The Ukrainian Congress Committee of America (UCCA), through their
New York office director Tamara Gallo, issued the following statement on
April 22, 2003:
New York, NY (UCCA) -- During the first Executive Board meeting of 2003 held
on January 25th, the Ukrainian Congress Committee of America discussed the
commemoration of the 70th anniversary of the Ukrainian Famine-Genocide. A
broad spectrum of ideas was outlined and a comprehensive yearlong plan was
devised to focus on developing a high school curriculum of the
famine-genocide, coverage of the famine-genocide in the mass media and
solemn remembrances to appropriately observe this anniversary in the United
One integral component of the UCCA's strategy is a campaign to revoke Walter
Duranty's 1932 Pulitzer Prize and to expose the truth about his reporting
from the Soviet Union.
In a recently released book titled US Intelligence Perceptions of Soviet
Power 1921-46, the author, Leonard Leshuk, details US intelligence gathering
and analysis on the Soviet Union based on documentary materials from US and
British archival sources. In this book he states that the US news media had
a great influence on how those in the intelligence agencies, policy makers,
and the general public viewed the USSR.
The reliability and objectivity of US newspapers concerning the Soviets, as
well as their ethics and those of their reporters can be judged from a
statement of Walter Duranty of the New York Times who admitted in June 1931
that in an "agreement with the New York Times and the Soviet authorities"
his official dispatches always reflected the official opinion of the Soviet
regime and not his own.
The above statement is a chilling reminder of how an American journalist can
sway public opinion and policy makers by misinterpreting or withholding the
facts. Such was the case with New York Times Moscow correspondent, Walter
Duranty who not only disregarded the famine-genocide in his dispatches but
called other journalists outright liars for reporting about Ukraine's Famine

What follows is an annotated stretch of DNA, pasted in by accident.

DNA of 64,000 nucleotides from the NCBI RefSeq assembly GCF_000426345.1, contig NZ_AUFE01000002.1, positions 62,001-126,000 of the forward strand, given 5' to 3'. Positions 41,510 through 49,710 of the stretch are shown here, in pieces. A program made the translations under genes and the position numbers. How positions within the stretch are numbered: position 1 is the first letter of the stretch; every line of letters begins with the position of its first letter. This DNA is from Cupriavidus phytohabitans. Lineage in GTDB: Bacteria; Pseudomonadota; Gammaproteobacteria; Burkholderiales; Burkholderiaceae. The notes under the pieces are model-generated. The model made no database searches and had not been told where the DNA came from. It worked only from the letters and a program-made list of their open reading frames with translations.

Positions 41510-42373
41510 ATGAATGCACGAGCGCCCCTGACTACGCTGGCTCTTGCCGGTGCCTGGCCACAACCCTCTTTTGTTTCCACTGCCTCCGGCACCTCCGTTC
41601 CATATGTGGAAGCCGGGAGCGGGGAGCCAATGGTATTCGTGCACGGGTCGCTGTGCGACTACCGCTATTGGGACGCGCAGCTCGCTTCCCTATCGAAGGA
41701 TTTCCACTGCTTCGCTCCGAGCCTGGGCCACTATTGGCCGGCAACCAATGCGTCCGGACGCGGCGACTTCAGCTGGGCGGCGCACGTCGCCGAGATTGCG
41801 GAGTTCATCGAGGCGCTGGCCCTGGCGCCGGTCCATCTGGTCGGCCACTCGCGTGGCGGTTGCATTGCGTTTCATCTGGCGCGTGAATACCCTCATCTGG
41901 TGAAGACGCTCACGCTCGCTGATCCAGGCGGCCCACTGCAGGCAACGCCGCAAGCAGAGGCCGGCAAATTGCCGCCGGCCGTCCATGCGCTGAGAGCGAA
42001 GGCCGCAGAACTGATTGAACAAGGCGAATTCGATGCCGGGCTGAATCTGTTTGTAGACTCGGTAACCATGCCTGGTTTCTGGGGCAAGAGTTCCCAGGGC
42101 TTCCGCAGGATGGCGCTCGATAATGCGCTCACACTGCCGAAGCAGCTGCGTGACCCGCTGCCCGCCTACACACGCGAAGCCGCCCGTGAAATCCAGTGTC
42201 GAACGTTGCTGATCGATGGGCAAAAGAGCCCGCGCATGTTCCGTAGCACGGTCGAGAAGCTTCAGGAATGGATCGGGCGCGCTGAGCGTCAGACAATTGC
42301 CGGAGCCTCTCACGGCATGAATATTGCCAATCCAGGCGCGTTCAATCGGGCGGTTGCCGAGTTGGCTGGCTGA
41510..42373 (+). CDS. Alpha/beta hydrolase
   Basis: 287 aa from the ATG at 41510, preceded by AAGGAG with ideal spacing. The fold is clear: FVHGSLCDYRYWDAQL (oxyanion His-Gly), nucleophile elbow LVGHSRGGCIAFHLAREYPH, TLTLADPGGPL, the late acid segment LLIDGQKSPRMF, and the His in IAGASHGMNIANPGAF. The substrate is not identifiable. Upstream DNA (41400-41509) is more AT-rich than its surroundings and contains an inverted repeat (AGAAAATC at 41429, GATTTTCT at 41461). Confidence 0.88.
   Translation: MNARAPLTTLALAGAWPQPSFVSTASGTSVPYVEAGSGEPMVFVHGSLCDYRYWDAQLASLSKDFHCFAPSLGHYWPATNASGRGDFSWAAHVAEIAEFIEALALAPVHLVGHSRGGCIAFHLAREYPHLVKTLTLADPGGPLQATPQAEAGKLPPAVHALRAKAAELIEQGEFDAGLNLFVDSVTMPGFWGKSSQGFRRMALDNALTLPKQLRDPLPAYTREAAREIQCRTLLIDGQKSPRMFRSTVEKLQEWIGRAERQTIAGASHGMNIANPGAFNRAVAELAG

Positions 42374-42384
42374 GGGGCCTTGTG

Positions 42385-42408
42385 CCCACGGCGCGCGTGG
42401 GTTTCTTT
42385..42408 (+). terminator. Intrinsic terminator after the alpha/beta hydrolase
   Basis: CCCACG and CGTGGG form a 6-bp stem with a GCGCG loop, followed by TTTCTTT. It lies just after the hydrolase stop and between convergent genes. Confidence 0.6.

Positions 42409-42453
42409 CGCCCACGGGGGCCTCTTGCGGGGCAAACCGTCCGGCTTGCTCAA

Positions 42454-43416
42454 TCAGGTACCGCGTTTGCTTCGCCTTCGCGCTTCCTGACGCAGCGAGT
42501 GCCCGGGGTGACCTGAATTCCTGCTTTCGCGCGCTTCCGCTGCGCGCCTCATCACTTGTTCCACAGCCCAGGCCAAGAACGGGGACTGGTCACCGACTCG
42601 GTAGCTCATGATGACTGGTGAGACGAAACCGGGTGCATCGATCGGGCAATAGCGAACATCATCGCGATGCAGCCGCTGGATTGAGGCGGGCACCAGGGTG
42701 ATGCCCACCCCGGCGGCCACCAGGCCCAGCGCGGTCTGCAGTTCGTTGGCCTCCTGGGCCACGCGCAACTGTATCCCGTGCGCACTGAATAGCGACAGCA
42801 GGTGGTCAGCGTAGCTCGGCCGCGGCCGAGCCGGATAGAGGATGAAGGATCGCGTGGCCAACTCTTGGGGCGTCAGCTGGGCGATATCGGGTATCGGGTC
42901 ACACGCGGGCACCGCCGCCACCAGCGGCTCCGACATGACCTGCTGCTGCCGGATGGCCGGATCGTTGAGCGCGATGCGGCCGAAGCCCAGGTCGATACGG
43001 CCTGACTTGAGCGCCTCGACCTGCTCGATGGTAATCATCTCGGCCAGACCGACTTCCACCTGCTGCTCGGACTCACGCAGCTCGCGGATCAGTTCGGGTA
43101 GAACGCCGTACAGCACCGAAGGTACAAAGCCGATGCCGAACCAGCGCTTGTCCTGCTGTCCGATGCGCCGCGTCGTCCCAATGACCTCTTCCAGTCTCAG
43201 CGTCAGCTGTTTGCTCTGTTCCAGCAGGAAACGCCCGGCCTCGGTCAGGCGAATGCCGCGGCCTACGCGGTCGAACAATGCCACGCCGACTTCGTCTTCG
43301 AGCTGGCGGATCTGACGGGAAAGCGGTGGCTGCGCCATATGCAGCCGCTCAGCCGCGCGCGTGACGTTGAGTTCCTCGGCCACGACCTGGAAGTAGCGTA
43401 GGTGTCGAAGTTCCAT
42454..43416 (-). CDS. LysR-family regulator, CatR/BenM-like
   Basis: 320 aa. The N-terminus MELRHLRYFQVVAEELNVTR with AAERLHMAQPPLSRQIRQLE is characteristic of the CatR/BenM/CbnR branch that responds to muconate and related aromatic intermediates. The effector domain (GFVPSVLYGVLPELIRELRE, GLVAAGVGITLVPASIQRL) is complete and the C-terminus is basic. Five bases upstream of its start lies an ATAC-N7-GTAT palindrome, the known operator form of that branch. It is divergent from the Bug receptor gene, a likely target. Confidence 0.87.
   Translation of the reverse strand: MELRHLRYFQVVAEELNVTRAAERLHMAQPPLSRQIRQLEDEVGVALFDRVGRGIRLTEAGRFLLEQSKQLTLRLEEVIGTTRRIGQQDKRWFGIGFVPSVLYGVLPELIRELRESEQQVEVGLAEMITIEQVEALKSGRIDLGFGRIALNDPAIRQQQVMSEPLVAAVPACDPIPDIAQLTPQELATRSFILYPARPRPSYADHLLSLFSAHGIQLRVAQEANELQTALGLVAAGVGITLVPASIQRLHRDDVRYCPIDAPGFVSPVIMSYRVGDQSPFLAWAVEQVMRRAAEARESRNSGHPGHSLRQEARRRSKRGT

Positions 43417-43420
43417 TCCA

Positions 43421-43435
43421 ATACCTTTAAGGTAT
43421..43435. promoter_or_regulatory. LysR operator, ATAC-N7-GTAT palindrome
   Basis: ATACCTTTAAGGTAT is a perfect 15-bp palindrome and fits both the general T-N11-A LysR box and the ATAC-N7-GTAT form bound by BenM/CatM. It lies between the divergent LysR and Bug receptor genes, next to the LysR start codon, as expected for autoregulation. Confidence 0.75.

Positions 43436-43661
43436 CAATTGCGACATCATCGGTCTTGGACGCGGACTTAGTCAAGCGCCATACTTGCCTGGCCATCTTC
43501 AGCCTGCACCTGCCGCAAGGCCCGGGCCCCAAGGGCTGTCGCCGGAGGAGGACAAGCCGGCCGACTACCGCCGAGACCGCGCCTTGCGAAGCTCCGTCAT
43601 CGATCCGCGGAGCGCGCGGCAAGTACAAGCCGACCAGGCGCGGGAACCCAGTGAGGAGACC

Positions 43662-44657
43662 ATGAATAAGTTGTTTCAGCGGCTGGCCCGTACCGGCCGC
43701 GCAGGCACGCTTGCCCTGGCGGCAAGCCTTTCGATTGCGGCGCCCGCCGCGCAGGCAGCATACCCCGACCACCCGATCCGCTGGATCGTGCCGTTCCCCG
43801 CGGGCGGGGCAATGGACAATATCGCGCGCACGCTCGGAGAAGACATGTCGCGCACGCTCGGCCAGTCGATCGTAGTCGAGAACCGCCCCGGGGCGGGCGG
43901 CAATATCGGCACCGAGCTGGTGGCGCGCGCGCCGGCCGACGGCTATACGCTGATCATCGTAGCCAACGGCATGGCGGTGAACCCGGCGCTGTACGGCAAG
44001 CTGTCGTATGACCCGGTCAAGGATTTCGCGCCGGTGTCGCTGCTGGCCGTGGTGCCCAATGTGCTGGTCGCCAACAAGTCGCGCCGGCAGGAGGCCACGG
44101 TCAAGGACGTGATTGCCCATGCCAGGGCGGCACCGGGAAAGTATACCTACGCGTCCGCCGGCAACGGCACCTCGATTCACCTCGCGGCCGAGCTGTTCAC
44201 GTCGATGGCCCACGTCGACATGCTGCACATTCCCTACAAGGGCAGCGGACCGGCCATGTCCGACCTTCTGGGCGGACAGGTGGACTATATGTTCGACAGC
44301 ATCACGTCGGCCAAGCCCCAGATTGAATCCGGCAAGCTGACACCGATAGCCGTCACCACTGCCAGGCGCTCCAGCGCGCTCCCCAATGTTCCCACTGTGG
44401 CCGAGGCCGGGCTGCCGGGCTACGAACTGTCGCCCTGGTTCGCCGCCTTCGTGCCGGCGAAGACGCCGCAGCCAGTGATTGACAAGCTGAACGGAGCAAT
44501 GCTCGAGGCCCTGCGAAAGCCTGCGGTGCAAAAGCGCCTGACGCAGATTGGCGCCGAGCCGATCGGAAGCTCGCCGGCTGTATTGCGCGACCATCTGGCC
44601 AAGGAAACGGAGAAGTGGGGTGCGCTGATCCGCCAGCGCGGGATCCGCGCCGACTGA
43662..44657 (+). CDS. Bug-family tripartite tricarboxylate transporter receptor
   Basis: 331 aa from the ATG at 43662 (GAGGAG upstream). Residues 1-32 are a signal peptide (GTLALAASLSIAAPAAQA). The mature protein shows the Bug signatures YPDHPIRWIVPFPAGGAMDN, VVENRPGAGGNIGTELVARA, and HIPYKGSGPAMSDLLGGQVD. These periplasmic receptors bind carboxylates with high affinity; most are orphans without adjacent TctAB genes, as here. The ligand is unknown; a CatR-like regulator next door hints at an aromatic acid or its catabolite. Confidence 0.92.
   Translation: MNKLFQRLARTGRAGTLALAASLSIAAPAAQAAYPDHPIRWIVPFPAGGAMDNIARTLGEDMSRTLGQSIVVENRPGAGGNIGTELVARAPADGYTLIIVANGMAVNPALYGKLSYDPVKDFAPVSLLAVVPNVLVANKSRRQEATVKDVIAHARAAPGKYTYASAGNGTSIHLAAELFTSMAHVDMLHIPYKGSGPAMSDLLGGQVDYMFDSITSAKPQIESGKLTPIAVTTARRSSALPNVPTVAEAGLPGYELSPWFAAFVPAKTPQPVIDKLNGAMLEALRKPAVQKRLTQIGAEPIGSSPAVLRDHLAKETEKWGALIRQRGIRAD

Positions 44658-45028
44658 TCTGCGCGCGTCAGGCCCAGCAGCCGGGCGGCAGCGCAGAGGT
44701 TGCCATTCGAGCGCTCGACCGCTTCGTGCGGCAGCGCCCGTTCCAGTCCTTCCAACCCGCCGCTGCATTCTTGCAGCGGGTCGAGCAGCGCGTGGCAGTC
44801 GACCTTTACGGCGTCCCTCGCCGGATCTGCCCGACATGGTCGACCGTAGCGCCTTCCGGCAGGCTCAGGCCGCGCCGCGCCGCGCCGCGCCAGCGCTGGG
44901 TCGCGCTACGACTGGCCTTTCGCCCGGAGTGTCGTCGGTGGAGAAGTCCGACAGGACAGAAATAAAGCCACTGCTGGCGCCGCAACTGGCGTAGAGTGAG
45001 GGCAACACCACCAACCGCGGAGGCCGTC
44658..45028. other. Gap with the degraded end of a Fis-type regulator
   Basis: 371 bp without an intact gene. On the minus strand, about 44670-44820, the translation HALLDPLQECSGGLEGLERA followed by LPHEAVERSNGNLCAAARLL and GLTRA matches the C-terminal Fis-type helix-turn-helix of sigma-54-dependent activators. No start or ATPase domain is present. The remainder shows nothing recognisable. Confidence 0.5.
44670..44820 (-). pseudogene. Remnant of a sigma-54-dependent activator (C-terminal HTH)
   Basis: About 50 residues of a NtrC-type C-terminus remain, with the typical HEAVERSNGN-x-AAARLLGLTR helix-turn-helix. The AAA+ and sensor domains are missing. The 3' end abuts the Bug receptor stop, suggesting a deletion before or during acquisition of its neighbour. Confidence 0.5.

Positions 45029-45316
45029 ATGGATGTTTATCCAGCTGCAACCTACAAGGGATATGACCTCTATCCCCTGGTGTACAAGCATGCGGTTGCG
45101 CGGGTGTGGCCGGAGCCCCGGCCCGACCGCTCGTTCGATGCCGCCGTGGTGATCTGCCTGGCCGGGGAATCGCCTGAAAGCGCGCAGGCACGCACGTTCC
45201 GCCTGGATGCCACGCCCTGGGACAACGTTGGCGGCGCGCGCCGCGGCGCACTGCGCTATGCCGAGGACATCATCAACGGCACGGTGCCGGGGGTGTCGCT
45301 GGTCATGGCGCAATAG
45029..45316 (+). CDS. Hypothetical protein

Genocide of 1932-33.
As a result of this, the UCCA deemed it necessary to begin a nationwide and
international campaign to revoke Walter Duranty's Pulitzer Prize.
The UCCA's campaign began in early February with a community-wide letter
writing campaign to the Pulitzer Prize Committee urging them to revoke
Duranty's prize. The campaign was timed to coincide with the Pulitzer Prize
Board meetings, when members are in frequent contact with each other to
discuss current prize candidates. In addition to an official letter sent by
the UCCA Executive Board, hundreds of letters were sent from members of our
The UCCA's Kyiv Bureau also joined the campaign by soliciting letters from
various influential individuals of Ukraine. Letters were sent to the
Pulitzer Board from MP Hennadiy Udovenko, 52nd President of the UN General
Assembly; MP Pavlo Movchan, Chairman of "Prosvita" Society; Professor
Volodymyr Serhiychuk, Director of the Ukrainian Studies Center at the Kyiv
National Taras Shevchenko University; Oleskandr Kryvenko, Director of the
UPJC "Without Prejudices"; and Ihor Lubchenko, Chairman of the National
Union of Journalists of Ukraine.
Unfortunately, the official response from the Pulitzer Prize Committee's
Administrator, Mr. Sig Gissler, was in the model of a form letter that
stated in part: "My predecessor as administrator says that complaint about
the prize for Mr. Duranty have raised on and off through the years. However,
to date, the Pulitzer Board has not seen fit to reverse a previous Board's
decision that now stretches back 70 years."
Understanding that the Pulitzer Prize Board was not going to address these
complaints in a proper manner, the UCCA joined an international campaign,
spearheaded by the Ukrainian Canadian Civil Liberties Association and
supported by Ukrainian World Congress, the Association of Ukrainians in
Great Britain, the Federation of Ukrainian Australian Organizations, the
Ukrainian American Justice Committee and the Ukrainian Canadian Congress.
This campaign, which is supported by the above mentioned organizations and
the UCCA, published postcards for distribution throughout their respective
communities to ensure that the Pulitzer Prize Committee receives thousands
of cards postmarked May Day (May 1, 2003) from around the world urging the
Committee to posthumously revoke Walter Duranty's prize.
As part of such efforts, the UCCA has also been contacting various
journalists to inform them of our efforts. As a result of this several
newspapers have printed stories about the UCCA and its campaign, including a
story submitted by Natalia Feduschak to The Washington Times. The
Washington Times carried this piece on the front page of its March 29, 2003
issue. The same article was picked up and printed on March 31, 2003 by the
Agency France Press.
Other news agencies, such as Radio Liberty, have conducted interviews with
UCCA Executive Board members on the activities of the UCCA in trying to
revoke Duranty's Pulitzer Prize. This media attention is necessary to bring
further awareness not only of the Duranty campaign, but also as a means of
furthering knowledge about the horrors of the Ukrainian Famine-Genocide
within the general public.
The statement by the UCCA about Walter Duranty was monitored by the
Ukraine Market Refrom Group and the www.ArtUkraine.com Information
Service in Washington, D.C. and Kyiv, Ukraine.